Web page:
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The Dr Mike Drayton Column

ONE FLEW OVER THE CUCKOO'S NEST...STRAIGHT INTO NUMBER 10

13-09-2006

Top Birmingham psychologist Dr Mike Drayton gets in some long distance analysis of the Chancellor Gordon Brown as colleagues question his mental make-up.

In an interview with last Saturday's Daily Telegraph, former Home Secretary Charles Clarke called Gordon Brown a deluded control freak. He added, that the chancellor has psychological issues that he must confront. Is this an accurate depiction of the mental state of the second most powerful politician in Britain?

I've never met Gordon Brown so I don't know. However, Charles Clarke is a leading politician and one would hope that he is a fairly measured individual not prone to impulsive or ill considered name calling.

When somebody is called a control freak it often means that they have what psychologists call an Obsessive-Compulsive Personality Disorder. Here are some of the characteristics that might indicate such a personality:

The person is perceived by others as being rigid, stubborn and controlling. The person is a perfectionist and obsessed with detail. The person is a workaholic with few leisure pursuits. The person will not co-operate or delegate tasks unless others agree to do things their way. The person is parsimonious and stingy and will hoard money for the future.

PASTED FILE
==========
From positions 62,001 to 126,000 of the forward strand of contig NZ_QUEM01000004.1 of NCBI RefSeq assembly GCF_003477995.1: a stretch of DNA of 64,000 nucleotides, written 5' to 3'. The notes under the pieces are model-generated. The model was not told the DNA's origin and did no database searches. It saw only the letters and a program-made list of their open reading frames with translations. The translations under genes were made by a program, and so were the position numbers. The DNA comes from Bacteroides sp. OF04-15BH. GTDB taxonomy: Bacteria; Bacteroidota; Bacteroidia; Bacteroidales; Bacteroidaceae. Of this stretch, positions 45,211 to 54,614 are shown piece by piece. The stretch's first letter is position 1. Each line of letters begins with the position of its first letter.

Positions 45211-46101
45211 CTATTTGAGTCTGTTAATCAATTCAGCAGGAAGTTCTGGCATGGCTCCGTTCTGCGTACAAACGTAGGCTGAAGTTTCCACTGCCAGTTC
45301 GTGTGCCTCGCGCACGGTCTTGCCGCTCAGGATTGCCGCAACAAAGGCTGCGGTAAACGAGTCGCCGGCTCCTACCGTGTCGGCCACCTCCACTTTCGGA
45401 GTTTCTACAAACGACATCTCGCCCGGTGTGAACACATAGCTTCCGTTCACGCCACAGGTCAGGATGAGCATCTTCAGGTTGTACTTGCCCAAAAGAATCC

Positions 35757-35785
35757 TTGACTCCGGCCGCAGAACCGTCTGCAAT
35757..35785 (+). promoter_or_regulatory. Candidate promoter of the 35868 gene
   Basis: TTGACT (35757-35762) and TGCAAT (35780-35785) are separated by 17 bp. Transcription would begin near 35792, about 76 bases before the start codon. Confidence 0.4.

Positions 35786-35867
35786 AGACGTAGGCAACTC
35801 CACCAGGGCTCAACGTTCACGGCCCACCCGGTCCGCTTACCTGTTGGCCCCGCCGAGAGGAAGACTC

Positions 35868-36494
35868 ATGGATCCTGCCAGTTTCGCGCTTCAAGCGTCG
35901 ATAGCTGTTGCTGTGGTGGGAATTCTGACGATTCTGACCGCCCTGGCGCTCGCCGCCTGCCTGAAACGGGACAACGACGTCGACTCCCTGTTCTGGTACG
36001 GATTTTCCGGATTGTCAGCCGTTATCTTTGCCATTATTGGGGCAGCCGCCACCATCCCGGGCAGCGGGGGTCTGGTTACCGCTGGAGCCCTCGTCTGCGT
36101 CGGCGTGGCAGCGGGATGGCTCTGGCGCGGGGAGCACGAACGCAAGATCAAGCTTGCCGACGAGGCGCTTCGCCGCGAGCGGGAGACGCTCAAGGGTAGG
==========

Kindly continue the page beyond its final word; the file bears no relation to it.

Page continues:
From what we know about Gordon Brown from the media, does this seem like a fair description of him? It certainly isn't far off his stereotype and chimes with Charles Clarke's description of him.

Now while it is easy to see how characteristics such as attention to detail, stubbornness and parsimoniousness, would be useful in a Chancellor of the Exchequer, you could question whether these qualities make for a good Prime Minister. Charles Clarke said of him in the same interview that his massive weakness is that he can't work with other people.

He also criticizes Brown for being over cautious and trying to micro-manage. and that he's not a risk taker- this matters - you've got to be a risk taker in politics. The courage question is a big thing for Gordon. Again, this description would fit the profile of the obsessive-compulsive personality.

There's the old cliche often trotted out in the media about judging political parties by policies not personalities. What about judging them on what they actually do, which is often miles away from official party policy. I would suggest that the actions of a government are at least partly determined by the personality characteristics and emotional health of the cabinet.

How else can we begin to explain irrational, unpopular actions such going to war in Iraq, cash for peerages and the current civil war in the Labour party, all of which of course would never have been included in the party manifesto.

Some Labour party members have condemned Gordon Brown's recent behaviour and Charles Clarke's statements saying that they have sabotaged Labour's chances of a further term in office. But what about Tony Blair, whose behaviour has triggered the present-in-fighting? What kind of person is he? Who is the real saboteur? I will try and answer that question next week.

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